The background is that this chap likes going to the Traditional Mass. He's just written that at the Ordinary Form there can be a problem of children making a distracting noise during Mass. Cue a footnote: Note 2.
A true sign of the times, this problem is by no means restricted to the Novus Ordo. One of the many crosses Western Catholics must bear today is the ghettoization of the immemorial liturgy. Deprived of a normal psychological structure and ethos, Latin Mass centres fatally attract a lunatic fringe, including fanatical young couples of bohemian temperament and a robust sense of entitlement who are given to losing themselves in pious meditation at Mass while their offspring tyrannize the congregation with noise and fidgeting that is not occasional but constant. The simultaneous presence of responsible parents who charitably refrain from bringing babies to church services and whose older children are impeccably behaved in cold comfort, given that in any duel between silence and noise the latter is always the victor.
Does Hull have children of his own? No. (Silly question, perhaps.)
My sympathy for Hull's sensitivity to noisy youngsters disappeared rather abruptly when I read the words 'responsible parents ... charitably refrain from bringing babies to church.' Hull thinks it irresponsible and uncharitable to bring babies to church: the sensitivity, or lack of it, of parents to the noise their babies make, and their ways of dealing with it, are beside the point. Babies should not be there at all.
|Children at a traditional Baptism|
Adding to the sheer weirdness of his little rant about babies is that he apparently thinks that it only applies to the Latin Rite. Or did he just fail to put two and two together, when he included in a list of deplorable Latinisations to be noted in Eastern Catholic Churches, the fact that 'Ukrainians outside Europe no longer give Holy Communion to babies after their baptism' (p300).
Right. So Ukrainian Catholics not only may but should take their babies to church; Latin Rite Catholics who do the like are being irresponsible and uncharitable. Well - lead me to the nearest Ukrainian Catholic church!
What people like Hull need to get into their heads is that taking babies to Mass is not some self-indulgent habit like chewing gum or failing to recycle their tins which parents can be encouraged to break. Parents take their babies to Mass for one overwhelming reason, to which the rest of the discussion has to make way.
THEY. CAN'T. LEAVE. THEM. BEHIND.
Who is going to look after the babies, Dr Hull, if parents gaily go off to church without their under-5s? Does he imagine we all have nursery maids? (Who work on Sundays?) Bearing in mind that he is talking about the Traditional Mass, even a married couple who were prepared to go to different Masses to fulfil their Sunday obligation, which is itself problematic, would almost never be able to find two EF Masses near them at different times on a Sunday.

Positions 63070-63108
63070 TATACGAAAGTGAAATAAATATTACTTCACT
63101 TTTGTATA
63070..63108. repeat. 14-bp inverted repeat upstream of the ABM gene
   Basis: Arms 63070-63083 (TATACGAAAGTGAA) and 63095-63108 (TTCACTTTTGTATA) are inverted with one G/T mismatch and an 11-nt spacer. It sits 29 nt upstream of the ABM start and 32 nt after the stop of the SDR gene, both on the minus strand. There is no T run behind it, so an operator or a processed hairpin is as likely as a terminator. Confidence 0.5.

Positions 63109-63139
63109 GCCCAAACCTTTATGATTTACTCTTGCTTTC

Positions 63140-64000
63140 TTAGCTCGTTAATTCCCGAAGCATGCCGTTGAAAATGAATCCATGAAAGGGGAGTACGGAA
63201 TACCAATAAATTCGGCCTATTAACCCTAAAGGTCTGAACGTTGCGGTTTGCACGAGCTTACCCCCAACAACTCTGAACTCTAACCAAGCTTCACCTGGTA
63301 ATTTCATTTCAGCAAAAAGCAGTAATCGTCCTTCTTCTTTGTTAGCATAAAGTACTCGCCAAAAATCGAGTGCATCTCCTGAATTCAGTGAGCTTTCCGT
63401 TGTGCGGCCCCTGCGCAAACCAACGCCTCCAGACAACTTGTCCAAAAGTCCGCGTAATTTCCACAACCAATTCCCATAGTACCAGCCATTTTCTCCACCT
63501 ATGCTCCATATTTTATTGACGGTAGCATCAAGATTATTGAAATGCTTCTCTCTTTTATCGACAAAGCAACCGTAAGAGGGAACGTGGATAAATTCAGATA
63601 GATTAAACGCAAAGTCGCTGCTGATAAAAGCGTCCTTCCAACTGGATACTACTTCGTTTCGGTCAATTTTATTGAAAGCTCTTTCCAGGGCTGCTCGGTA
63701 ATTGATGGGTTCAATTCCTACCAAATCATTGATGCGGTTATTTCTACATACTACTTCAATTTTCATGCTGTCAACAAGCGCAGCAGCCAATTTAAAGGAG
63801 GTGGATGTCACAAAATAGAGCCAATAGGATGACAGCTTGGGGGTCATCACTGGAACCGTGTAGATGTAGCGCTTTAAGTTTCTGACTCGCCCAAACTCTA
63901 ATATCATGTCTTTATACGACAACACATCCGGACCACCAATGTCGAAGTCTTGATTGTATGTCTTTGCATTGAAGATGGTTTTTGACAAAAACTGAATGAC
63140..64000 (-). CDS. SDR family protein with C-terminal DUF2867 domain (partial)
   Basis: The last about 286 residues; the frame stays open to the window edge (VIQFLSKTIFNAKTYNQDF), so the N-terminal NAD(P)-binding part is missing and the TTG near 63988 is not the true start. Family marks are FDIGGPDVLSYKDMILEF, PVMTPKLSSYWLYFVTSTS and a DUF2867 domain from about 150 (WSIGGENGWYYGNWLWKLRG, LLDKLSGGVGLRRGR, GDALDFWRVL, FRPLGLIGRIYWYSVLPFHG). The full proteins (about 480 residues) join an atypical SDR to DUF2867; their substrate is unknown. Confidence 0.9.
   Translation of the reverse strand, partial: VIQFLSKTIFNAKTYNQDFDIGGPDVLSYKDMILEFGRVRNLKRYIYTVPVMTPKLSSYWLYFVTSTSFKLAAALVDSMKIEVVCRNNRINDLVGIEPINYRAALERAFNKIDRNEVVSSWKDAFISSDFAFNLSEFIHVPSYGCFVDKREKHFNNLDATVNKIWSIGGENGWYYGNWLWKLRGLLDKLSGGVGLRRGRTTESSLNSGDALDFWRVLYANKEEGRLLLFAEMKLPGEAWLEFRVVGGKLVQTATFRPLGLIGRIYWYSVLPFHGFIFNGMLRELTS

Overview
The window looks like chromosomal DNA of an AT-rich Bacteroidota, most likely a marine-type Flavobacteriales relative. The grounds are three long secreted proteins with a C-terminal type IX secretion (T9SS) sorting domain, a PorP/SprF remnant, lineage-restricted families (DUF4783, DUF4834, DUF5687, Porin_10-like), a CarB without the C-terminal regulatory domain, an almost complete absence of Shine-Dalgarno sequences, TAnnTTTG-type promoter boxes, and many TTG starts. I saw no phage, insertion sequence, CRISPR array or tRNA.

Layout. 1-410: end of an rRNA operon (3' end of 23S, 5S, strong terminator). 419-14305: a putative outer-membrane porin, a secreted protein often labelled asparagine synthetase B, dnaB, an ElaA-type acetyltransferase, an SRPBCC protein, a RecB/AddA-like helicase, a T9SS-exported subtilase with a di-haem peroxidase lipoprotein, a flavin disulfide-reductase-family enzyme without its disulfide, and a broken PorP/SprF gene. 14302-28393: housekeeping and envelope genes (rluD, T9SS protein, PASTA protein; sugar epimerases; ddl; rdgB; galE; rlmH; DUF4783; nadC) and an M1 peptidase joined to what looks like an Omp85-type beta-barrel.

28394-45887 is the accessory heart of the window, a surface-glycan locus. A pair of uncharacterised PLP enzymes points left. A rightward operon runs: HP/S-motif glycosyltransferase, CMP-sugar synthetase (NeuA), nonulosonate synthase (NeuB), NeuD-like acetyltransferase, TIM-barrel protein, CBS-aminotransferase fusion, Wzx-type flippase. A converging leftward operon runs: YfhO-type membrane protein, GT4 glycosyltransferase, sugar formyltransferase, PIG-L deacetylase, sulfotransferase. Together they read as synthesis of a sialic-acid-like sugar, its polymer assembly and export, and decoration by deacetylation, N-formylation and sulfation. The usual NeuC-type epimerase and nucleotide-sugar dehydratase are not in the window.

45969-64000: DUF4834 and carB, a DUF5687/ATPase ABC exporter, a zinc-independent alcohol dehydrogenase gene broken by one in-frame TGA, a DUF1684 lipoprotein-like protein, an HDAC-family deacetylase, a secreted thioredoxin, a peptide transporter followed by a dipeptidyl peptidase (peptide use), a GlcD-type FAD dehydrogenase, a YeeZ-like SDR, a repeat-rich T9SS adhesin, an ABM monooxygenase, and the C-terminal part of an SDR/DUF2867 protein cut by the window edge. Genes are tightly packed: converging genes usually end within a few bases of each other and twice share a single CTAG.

|And another one.|
And how does Dr Hull imagine that the 'impeccably behaved' older children he has observed got that way? The normal and reliable route to such good habits is their attending Mass frequently, with both their parents, from the very earliest age. Hull is deluding himself if he imagines you can take a 6-year-old who has never been into a church before to Mass, and expect him to know how to behave. You can't reap where you haven't sown.
I believe, in fact, that parents have an advantage in the Extraordinary Form in teaching their children to behave, and I was delighted to read this the other day, from a self-professed non-trad who has started going to the Traditional Mass.
Besides which, my two-year-old was way better-behaved than he has been at the Novus Ordo, and I’m sure that’s because he picked up on the reverent and serious silence, rather than looking at a guy his grandfather’s age rocking out on a guitar and thinking “aw man, it’s party time up in here!”
The same goes for the parents themselves: whatever their previous experience and habits, parents who start going to the Traditional Mass are encouraged to take their crying or over-excited children outside, not by dirty looks from the likes of Dr Hull, or for that matter by hectoring by priests, but by the atmosphere generated by the liturgy itself. It is not just an empty phrase to say that 'the liturgy is a school of prayer'.
|I think he may have spotted Dad in the choir loft.|
A note to childless Mass-goers. First of all, it is a huge advantage if both parents are present; one can take a child outside while the other stays with the remaining children. Pity the parent with a small child, or children, in Mass on his or her own. Second, it is mistake to take a child out of Mass with too small a provocation, because taking him (/her) out (and trying to bring him back in) is itself somewhat disruptive, and the ultimate point is to teach the child to be quiet in Mass, and not to teach him that he'll be allowed outside to play if he makes any kind of noise. I'm afraid that, if you want the butterfly, to some extent you have to put up with the caterpillar.